In the awake of the recent passing of the greatest boxing icon, the late Muhammad Ali, who battled Parkinson’s disease for most of the later part of his life, may his soul rest in peace, this week we look at this debilitating disease. The disease is named after James Parkinson, who first described disease in his “An Essay on the Shaking Palsy” in 1817. It is a chronic and progressive movement disorder, meaning that the symptoms continue and worsen over time after diagnosis.
It is estimated that Parkinson’s disease affects approximately seven million people globally. Parkinson’s disease (PD) involves the malfunction and death of vital nerve cells in the brain, called neurons. Parkinson’s primarily affects neurons in an area of the brain called substantia nigra. Some of these dying neurons produce a chemical known as dopamine that sends messages to the part of the brain that controls movement and coordination.
As Parkinson’s disease progresses over time, the amount of dopamine produced in the brain decreases, leaving a person unable to control movement voluntarily. Boxer’s Dementia (or Dementia Pugilistica) is a type of chronic traumatic brain injury, a neuro-degenerative disease with features of dementia. It may affect amateur or professional boxers, wrestlers as well as athletes in other sport who suffer concussions. The condition is caused by repeated concussive and sub-concussive blows (blow below the threshold of force necessary to cause concussion), or both. The symptoms and signs of Boxer’s Dementia similar to those of Parkinson’s disease, referred to as Parkinsonism, develop progressively over a long latent period, with the average time of onset being about 12 to 16 years after the start of a boxing career.
The condition is thought to affect around 15-20% of professional boxers. Muhammad Ali showed signs of Parkinson’s disease when he was 38, but was not diagnosed until he was 42. Whether he had PD or a Parkinsonism-related to boxing is unresolved. To date, despite decades of intensive studies, the causes of Parkinson’s remain unknown. It is, however, believed that the disease is caused by a combination of genetic and environmental factors, such exposure to certain pesticides, which may vary from person to person. In some people, genetic factors may play a role; in others, illness, an environmental toxin or other event may contribute to PD. Ageing has been identified as an important risk factor, especially among people over age 60.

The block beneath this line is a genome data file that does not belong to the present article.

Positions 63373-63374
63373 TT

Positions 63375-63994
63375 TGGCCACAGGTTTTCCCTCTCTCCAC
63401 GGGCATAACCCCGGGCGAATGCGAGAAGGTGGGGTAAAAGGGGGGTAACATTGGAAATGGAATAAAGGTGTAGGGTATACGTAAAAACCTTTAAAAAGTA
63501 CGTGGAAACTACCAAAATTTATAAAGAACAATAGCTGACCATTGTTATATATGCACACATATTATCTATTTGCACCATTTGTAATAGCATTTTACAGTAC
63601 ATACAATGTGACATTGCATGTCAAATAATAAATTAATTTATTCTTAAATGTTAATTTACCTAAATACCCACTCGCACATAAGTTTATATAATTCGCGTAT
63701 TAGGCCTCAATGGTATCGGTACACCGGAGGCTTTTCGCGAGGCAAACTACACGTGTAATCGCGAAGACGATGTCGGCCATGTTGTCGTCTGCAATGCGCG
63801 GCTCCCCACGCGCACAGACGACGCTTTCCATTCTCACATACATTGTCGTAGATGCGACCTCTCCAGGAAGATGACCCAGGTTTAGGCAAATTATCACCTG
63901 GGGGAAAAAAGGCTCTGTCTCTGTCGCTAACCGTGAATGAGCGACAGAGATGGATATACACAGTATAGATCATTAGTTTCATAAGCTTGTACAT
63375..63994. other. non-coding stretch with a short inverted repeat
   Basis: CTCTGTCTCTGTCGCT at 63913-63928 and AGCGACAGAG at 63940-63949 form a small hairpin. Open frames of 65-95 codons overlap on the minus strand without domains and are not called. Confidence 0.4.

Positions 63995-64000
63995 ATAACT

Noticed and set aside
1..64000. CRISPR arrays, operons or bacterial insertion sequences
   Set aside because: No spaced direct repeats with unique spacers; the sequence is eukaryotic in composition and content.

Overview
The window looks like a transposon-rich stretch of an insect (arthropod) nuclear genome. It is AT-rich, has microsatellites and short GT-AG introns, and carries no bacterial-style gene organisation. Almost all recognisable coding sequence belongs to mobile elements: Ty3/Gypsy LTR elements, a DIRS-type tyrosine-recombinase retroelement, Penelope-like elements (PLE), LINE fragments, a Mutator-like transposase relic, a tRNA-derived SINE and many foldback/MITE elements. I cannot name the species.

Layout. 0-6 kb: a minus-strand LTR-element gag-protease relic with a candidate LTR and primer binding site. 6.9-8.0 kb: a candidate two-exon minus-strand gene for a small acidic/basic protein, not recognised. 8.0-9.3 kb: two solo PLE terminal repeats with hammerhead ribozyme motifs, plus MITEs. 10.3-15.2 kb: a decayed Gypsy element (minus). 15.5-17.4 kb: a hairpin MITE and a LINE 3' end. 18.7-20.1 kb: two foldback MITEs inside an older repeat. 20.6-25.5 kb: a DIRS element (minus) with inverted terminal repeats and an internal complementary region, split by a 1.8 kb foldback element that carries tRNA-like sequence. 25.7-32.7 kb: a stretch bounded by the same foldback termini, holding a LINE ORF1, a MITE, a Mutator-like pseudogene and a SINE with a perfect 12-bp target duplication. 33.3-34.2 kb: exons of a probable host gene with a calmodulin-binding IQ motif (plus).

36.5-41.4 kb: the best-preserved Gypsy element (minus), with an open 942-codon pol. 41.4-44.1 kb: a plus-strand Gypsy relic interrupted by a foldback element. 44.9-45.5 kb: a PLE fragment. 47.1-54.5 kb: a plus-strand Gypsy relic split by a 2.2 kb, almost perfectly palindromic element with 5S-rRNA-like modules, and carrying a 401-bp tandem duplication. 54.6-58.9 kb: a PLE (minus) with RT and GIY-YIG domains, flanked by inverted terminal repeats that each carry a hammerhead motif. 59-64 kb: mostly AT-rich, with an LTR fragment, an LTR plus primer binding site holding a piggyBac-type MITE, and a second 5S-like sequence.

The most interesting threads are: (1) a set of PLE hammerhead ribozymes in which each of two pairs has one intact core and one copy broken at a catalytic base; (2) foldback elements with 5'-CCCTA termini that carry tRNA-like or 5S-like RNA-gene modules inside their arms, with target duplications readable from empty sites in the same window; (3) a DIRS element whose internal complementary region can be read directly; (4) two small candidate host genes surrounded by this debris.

The specific group of symptoms that an individual experience varies from person to person and may include the following involuntary shaking (tremors) of the hands, arms, legs, jaw and face; slowness of movement; speech changes; stiffness of the limbs and trunk or impaired balance and coordination. Each person with Parkinson’s will experience symptoms differently. For example, many people experience tremors as their primary symptom, while others may not have tremors, but may have problems with balance. Also, for some people the disease progresses quickly and in others it does not. Most people with PD experience non-movement symptoms such as sleep disturbances, bladder problems, constipation, depression and dementia.
There are many medications available to treat the symptoms of Parkinson’s, although none yet that actually reverse the effects of the disease. It is common for people with PD to take a variety of these medications, all at different doses and at different times of day in order to manage the symptoms of the disease. While keeping track of medications can be a challenging task, understanding your medications and sticking to a schedule will provide the greatest benefit from the drugs and avoid unpleasant ‘off’ periods due to missed doses.
Dr David N. Emvula is a qualified medical doctor who holds a MBChB degree from the University of Pretoria. He is currently a fellow in Obstetrics and Gynecology at the University of Pretoria and co-runs Westcare Medical Center in Windhoek.